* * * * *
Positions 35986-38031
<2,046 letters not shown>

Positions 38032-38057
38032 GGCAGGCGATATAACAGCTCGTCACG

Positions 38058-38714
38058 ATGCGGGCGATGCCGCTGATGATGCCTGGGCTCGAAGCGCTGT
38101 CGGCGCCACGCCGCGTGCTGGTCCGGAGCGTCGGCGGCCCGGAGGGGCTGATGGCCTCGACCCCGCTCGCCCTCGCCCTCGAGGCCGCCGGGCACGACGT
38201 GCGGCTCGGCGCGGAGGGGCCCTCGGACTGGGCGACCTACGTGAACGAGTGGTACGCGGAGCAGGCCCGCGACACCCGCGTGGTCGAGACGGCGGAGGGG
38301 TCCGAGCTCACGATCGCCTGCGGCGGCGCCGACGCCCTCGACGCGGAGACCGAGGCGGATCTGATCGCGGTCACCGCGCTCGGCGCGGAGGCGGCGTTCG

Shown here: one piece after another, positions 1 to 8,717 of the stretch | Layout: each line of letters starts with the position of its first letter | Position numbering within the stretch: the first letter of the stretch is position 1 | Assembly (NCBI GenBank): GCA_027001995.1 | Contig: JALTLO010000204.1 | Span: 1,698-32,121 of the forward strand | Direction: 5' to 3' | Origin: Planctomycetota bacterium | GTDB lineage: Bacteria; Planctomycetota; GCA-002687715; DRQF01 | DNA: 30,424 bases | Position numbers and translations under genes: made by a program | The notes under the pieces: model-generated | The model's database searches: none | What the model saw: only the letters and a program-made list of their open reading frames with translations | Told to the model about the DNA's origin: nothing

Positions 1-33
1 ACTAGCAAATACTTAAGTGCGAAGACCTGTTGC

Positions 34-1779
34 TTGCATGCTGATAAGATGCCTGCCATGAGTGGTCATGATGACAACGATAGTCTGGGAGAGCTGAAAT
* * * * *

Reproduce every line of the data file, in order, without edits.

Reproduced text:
Positions 35986-38031
<2,046 letters not shown>

Positions 38032-38057
38032 GGCAGGCGATATAACAGCTCGTCACG

Positions 38058-38714
38058 ATGCGGGCGATGCCGCTGATGATGCCTGGGCTCGAAGCGCTGT
38101 CGGCGCCACGCCGCGTGCTGGTCCGGAGCGTCGGCGGCCCGGAGGGGCTGATGGCCTCGACCCCGCTCGCCCTCGCCCTCGAGGCCGCCGGGCACGACGT
38201 GCGGCTCGGCGCGGAGGGGCCCTCGGACTGGGCGACCTACGTGAACGAGTGGTACGCGGAGCAGGCCCGCGACACCCGCGTGGTCGAGACGGCGGAGGGG
38301 TCCGAGCTCACGATCGCCTGCGGCGGCGCCGACGCCCTCGACGCGGAGACCGAGGCGGATCTGATCGCGGTCACCGCGCTCGGCGCGGAGGCGGCGTTCG

Shown here: one piece after another, positions 1 to 8,717 of the stretch | Layout: each line of letters starts with the position of its first letter | Position numbering within the stretch: the first letter of the stretch is position 1 | Assembly (NCBI GenBank): GCA_027001995.1 | Contig: JALTLO010000204.1 | Span: 1,698-32,121 of the forward strand | Direction: 5' to 3' | Origin: Planctomycetota bacterium | GTDB lineage: Bacteria; Planctomycetota; GCA-002687715; DRQF01 | DNA: 30,424 bases | Position numbers and translations under genes: made by a program | The notes under the pieces: model-generated | The model's database searches: none | What the model saw: only the letters and a program-made list of their open reading frames with translations | Told to the model about the DNA's origin: nothing

Positions 1-33
1 ACTAGCAAATACTTAAGTGCGAAGACCTGTTGC

Positions 34-1779
34 TTGCATGCTGATAAGATGCCTGCCATGAGTGGTCATGATGACAACGATAGTCTGGGAGAGCTGAAAT